Develop a Final Research Presentation based on that research paper. Incorporate additional authoritative resources from the APUS Library as needed.

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Prepare a Power point presentation of that research paper. You are not just coping and pasting from that research paper. Slides are to be written with bullet type statements not longer than two sentences, not paragraphs are used on slides. If you have any questions, either ask or look up what a power point presentation looks like.

Develop a Final Research Presentation based on that research paper. Incorporate additional authoritative resources from the APUS Library as needed.

Length: Minimum of 15 and a maximum of 20 PowerPoint slides. Title slides that have the same information as a title page does, then you have your content slides, conclusion slide and reference slide. You slides need to have in-text citations for each point that is used not at the end of the slide.

Style: Professional theme. Use APA format for the citations. Use charts, diagrams, and pictures. Keep your text concise, focused, and succinct.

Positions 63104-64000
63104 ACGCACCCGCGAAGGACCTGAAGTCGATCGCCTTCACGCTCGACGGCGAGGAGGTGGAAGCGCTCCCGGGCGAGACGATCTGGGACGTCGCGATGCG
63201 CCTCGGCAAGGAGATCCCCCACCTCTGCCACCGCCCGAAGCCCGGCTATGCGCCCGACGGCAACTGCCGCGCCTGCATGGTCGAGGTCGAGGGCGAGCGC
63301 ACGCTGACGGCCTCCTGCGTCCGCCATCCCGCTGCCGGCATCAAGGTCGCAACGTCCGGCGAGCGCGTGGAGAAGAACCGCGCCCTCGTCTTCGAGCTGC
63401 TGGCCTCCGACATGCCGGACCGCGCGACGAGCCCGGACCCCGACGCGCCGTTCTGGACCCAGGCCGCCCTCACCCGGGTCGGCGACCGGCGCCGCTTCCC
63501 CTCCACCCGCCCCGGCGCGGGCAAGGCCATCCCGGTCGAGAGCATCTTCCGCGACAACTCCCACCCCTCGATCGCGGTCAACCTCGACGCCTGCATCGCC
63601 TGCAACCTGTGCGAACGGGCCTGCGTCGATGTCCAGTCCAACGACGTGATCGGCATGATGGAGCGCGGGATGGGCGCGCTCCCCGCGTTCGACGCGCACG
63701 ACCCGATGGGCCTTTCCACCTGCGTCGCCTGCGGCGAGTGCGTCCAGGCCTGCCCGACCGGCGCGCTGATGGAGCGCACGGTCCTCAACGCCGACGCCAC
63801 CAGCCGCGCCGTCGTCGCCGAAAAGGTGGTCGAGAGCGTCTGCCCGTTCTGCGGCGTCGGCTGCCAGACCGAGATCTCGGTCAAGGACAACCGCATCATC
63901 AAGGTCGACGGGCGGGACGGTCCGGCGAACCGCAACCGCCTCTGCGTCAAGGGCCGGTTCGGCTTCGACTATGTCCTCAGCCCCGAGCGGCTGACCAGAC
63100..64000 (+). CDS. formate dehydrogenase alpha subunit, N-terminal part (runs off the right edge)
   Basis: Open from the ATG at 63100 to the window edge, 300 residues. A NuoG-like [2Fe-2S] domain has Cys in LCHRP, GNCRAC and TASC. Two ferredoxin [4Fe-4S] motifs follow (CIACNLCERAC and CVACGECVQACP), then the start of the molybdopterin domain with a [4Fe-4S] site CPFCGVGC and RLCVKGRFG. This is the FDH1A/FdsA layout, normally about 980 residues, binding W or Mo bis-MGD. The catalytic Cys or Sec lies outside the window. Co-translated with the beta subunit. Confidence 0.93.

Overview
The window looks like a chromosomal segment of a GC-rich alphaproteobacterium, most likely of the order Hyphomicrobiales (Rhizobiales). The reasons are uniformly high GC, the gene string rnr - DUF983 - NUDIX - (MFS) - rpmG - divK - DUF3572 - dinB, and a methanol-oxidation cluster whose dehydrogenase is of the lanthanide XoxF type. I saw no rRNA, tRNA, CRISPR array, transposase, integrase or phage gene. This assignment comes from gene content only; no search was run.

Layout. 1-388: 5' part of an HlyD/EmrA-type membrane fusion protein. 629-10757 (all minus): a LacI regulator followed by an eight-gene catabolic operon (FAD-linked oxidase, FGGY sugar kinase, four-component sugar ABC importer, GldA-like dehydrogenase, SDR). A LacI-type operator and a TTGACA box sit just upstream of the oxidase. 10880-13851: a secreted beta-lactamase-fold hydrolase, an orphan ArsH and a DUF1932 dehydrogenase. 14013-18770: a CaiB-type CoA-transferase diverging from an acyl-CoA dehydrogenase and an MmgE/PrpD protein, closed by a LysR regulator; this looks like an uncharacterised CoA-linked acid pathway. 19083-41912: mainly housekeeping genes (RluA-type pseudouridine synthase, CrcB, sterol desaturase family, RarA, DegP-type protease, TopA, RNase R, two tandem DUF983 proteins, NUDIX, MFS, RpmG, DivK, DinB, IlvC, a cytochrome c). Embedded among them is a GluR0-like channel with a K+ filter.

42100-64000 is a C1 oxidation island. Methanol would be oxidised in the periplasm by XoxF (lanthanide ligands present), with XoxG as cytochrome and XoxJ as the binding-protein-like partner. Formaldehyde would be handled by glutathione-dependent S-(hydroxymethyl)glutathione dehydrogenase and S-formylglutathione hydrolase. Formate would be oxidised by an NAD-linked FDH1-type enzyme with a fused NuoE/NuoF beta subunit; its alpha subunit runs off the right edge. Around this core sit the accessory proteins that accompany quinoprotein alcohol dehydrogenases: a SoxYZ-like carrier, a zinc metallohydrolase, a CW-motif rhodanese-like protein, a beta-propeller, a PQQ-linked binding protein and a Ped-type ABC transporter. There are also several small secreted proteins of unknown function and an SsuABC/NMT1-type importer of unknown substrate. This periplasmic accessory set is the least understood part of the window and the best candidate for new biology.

1 Consider the Developing Landscape of Supply Chain Management, Marketing Channels of Distribution, Logistics, and Purchasing Kedson Pierre American Military University TLMT 441: Advanced Business Logistics Jeffrey Wendt 18 April 2021 2 Abstract This paper examines how supply chain management, distribution marketing networks, logistics, and purchasing are all changing. Recognizing the recent improvements and advances in supply chain management, selling delivery networks, logistics, and order, when taken together, will help provide insight into teamwork and partnerships. The ever-changing economic environments require firms to draw interest in expansion and prominence in consumers’ demand. Supply chain management comprises inquiry and practice, logistics, complexity, and recurrence of purchasing strategic function. Marketing channels of distribution are responsible for making goods available to end-users accurately and productively. A distribution chain establishes an even flow of possibilities for products to reach consumers from the initial production. Logistics administration is a part of supply chain management that deals with the accurate and efficient transfer of goods, services, and knowledge across the supply chain. The systematic approach to buying entails anticipating and obtaining an organization’s present and potential needs by actively controlling its supply base. 3 Consider the Developing Landscape of Supply Chain Management, Marketing Channels of Distribution, Logistics, and Purchasing Organizations must respond to consumers’ growing demands with agility, speed, and accuracy in the ever-changing economic environment. Supply chain analytics have the great concern of examining raw data to help conclude supply chain management. Businesses pay a lot of money to implement a product that customers want. Still, if they do not have better plans to distribute or make goods and services available to potential consumers at the right time and place, they can compete in the market. For example, a consumer who must call a manufacturer for goods and plan for delivery may find it inconvenient and choose something easily accessible. Supply chain management, marketing networks of sales, logistics, and buying has evolved and progressed in the twenty-first century. The paper aims to analyze supply chain management’s evolving aspects, marketing networks of sales, logistics, and buying considering the changing economic climate. Supply Chain Management Increased growth and importance of supply chain management (SCM), a discipline that includes investigation and practice, logistics, the advanced, sophisticated. And reemergence of buying as a strategic activity, and increased focus on partnerships and complex factors across marketing networks, are among the developments in the twenty-first century (Ellram & Murfield, 2019). The supply chain is a system of companies that spans from vendors to end-users, intending to meet supply or demand by concerted efforts (Hazen, Russo, Confente, & Pellathy, 2020). Over the years, SCM’s evolution began with improvements in the primary labor process and progressed towards a complex international network. The advancement of computer technology, for instance, has improved at a phenomenal rate that is currently ahead of 4 capabilities of the supply and logistics field to use the new techniques effectively. The changing landscape, therefore, depends on the extent of internet usage and communication capabilities. Advanced technology provides tremendous value in addressing traditional supply chains and logistics in transportation, warehousing, distribution, and manufacturing (Dobroszek, 2020). As a result, SCM primarily relies on distributed models. With recent economic impacts such as rising fuel prices, the global slowdown, and retailer bases that have diminished or migrated offshore, reducing waste in the supply chain sector has become more critical. Classic and conventional supply chain management systems have proved ineffective, as consumer competition has increased the pace at which products delivered while garnering higher profitability. Supply Chain Networks (SCN) has developed in recent years from essential sequential. And linear process networks to overly complex systems that necessitate knowledge exchange and visibility across the web, as well as real-time decision making (Hazen, Russo, Confente, & Pellathy, 2020). As a result, it is critical to look at supply chain networks’ function to recognize critical components and consider what powers an effective supply chain network. As a result, supply chains adapt and adjust in terms of complexity, form, structure, alignment, strength, and management. New supply chains arise because of a technical breakthrough, such as bendable displays, introducing a new product, a consumer niche, or regional markets. Where demand is insufficient to drive the supply chain, such as when more digital storage modes displace disk storage technology, the supply chain might as well fail and disappear (Zhou et al., 2020). The ultimate determinants of supply chain parameters, defining the form, scale, and nature of trade, are fundamental economic considerations. On the other hand, other powers can significantly impact the setup, service, and alignment of a supply chain over time. Regulatory structures, 5 sustainability priorities, political dynamics, and strategic decisions all affect supply chain function and design, in addition to economic and technological drivers (Dobroszek, 2020). As a result, the evolving supply chain environment is dependent on the advent of new market operations. Supply chains have evolved throughout history to fulfill human populations’ varied needs, utilize natural capital, and allow humans to participate in commerce and trade profitably. The vast literature on supply chain practices and productivity, supply chain strategies and their complexities over time, and, to some degree, changing supply chain arrangements are all covered in the vast supply chain literature (Chaboud & Moustier, 2021). The structure of supply networks has shifted dramatically because of global procurement policies. Companies have proactively reengineered their networks to follow a production and marketing approach (Roy, Schoenherr & Charan, 2018). As a result, several financial, technological, environmental, and strategic factors will influence who participates in supply chains, where value-adding activities occur, how they are structured and managed, and how they grow and develop. Marketing Channels of Distribution The marketing mix’s position definition, also known as a marketing channel or delivery channel, is responsible for making goods available to end-users accurately and productively. Businesses locate a great deal of accent on sales channel choices. It is about how the commodity goes from the manufacturer to the customer. Every organization adopts a distribution channel that defines the route, which goods reach the manufacturer’s consumer (Zhou et al., 2020). The original supplier, final customer, and intermediaries, such as a wholesaler or retailer, are part of the delivery network structure. Most suppliers do not market their goods to consumers. They employ a group of intermediaries who play various positions in the channel network. A member 6 of this chain or channel represents each connection in the delivery network connecting the producer to the end-user. To sell their goods to any market, producers use intermediaries. To achieve this aim, the supplier must create a delivery cycle known as a distribution channel. The decision a corporation takes on the correct selection of a medium has a significant impact on its marketing decisions. A marketer dealing with mass-producing firms will have hugely different tactics, price priorities, and distribution methods than a marketer selling with a novelty store. The commodity itself primarily determines the choice of vendors and intermediaries (Ellram & Murfield, 2019). The mass merchandiser’s job is to market mid-priced goods while still distributing high-end goods to specialty stores, such as furniture stores. The amount of preparation and inspiration expected by the support channel determines a firm’s communication and sales prowess’s true efficacy. The ability of channel participants to acquire a specific commodity can also causally related to their skills. Many businesses have made the error of not paying enough attention to their communication networks (Roy, Schoenherr & Charan, 2018). However, a distribution chain establishes an even flow of possibilities for products to reach consumers from the initial producer. The tasks that someone inside the channel must do and that cannot ignore differences between media. Tracks, making goods accessible in the specificity and quantity that the consumer demands, provide ownership utility. The multiple delivery networks provide a productivity level that gradually raises the free stream of goods traded between suppliers and customers (Lamberti & Pero, 2019). Therefore, the changing trends on distribution channels involve consumer demand, suppliers’ availability, and intermediaries’ positioning. Logistics and Purchasing 7 The actual movement of goods in the supply chain refers to as logistics. Logistics management is a branch of supply chain management that deals with the accurate and efficient transfer of goods, services, and knowledge across the supply chain. The world has revolutionized and become more digitally oriented. The advancement of technology is a significant potential of the future as it influences logistics and purchasing strategies (Chaboud & Moustier, 2021). Companies resolve on automation, networking, and digitizing. With the necessity of end-to-end visibility, the entire supply chain must achieve proper demand-driven planning to allow sufficient response to changes in sourcing, supply, capacity, and demand (Dobroszek, 2020). Therefore, the revolution significantly impacts companies and shapes the digital business opportunities in the logistics and purchasing category. The systematic approach to purchasing entails efficient controlling the organization’s supply base to prepare for and acquire the organization’s present and potential needs. Globalization in trade, commerce, and finances stresses the satisfaction of an individual firm’s requirements (Ellram & Murfield, 2019). The phenomena of needs fulfillment are central to managing the supply of goods, content, and services. Technology shifts, demand shifts, and overall resource management necessitate coordinating the optimum flow of high-quality, costeffective goods. As a result, firm purchasing places a greater emphasis on individual business results and increased awareness of supply management. Finally, significant developments in the buying sector have influenced the transformation of purchasing from a pragmatic and internal efficiency-oriented role to one that covers how a company’s supply chain requires competitive and external effectiveness. 8 References Chaboud, G., & Moustier, P. (2021). The role of diverse distribution channels in reducing food loss and waste: The case of the Cali tomato supply chain in Colombia. Food Policy, 98, 101881. Dobroszek, J. (2020). Supply chain and logistics controller–two promising professions for supporting transparency in supply chain management. Supply Chain Management: An International Journal. Ellram, L. M., & Murfield, M. L. U. (2019). Supply chain management in industrial marketing– Relationships matter. Industrial Marketing Management, 79, 36-45. Hazen, B. T., Russo, I., Confente, I., & Pellathy, D. (2020). Supply chain management for the circular economy: conceptual framework and research agenda. International Journal of Logistics Management, The. Lamberti, L., & Pero, M. (2019). Special issue editorial: Managing the supply chain management–marketing interface. Business Process Management Journal. Roy, V., Schoenherr, T., & Charan, P. (2018). The thematic landscape of literature in sustainable supply chain management (SSCM): A review of the principal facets in SSCM development. International Journal of Operations & Production Management. Zhou, X., Wei, X., Lin, J., Tian, X., Lev, B., & Wang, S. (2020). Supply chain management under carbon taxes: A review and bibliometric analysis. Omega, 102295. …